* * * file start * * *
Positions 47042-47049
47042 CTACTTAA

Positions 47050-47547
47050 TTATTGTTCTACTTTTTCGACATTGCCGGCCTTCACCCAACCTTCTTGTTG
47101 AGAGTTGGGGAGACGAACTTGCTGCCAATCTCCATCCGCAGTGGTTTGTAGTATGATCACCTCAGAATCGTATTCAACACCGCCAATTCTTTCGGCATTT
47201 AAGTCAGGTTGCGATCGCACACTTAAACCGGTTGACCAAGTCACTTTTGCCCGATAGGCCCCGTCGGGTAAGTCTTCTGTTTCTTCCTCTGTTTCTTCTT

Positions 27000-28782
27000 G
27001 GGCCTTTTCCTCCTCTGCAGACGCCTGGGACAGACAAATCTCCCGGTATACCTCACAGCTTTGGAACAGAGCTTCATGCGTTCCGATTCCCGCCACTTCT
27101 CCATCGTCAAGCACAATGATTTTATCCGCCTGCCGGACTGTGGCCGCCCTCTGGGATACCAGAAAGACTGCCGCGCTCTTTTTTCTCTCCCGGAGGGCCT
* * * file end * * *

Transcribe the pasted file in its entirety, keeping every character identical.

Positions 47042-47049
47042 CTACTTAA

Positions 47050-47547
47050 TTATTGTTCTACTTTTTCGACATTGCCGGCCTTCACCCAACCTTCTTGTTG
47101 AGAGTTGGGGAGACGAACTTGCTGCCAATCTCCATCCGCAGTGGTTTGTAGTATGATCACCTCAGAATCGTATTCAACACCGCCAATTCTTTCGGCATTT
47201 AAGTCAGGTTGCGATCGCACACTTAAACCGGTTGACCAAGTCACTTTTGCCCGATAGGCCCCGTCGGGTAAGTCTTCTGTTTCTTCCTCTGTTTCTTCTT

Positions 27000-28782
27000 G
27001 GGCCTTTTCCTCCTCTGCAGACGCCTGGGACAGACAAATCTCCCGGTATACCTCACAGCTTTGGAACAGAGCTTCATGCGTTCCGATTCCCGCCACTTCT
27101 CCATCGTCAAGCACAATGATTTTATCCGCCTGCCGGACTGTGGCCGCCCTCTGGGATACCAGAAAGACTGCCGCGCTCTTTTTTCTCTCCCGGAGGGCCT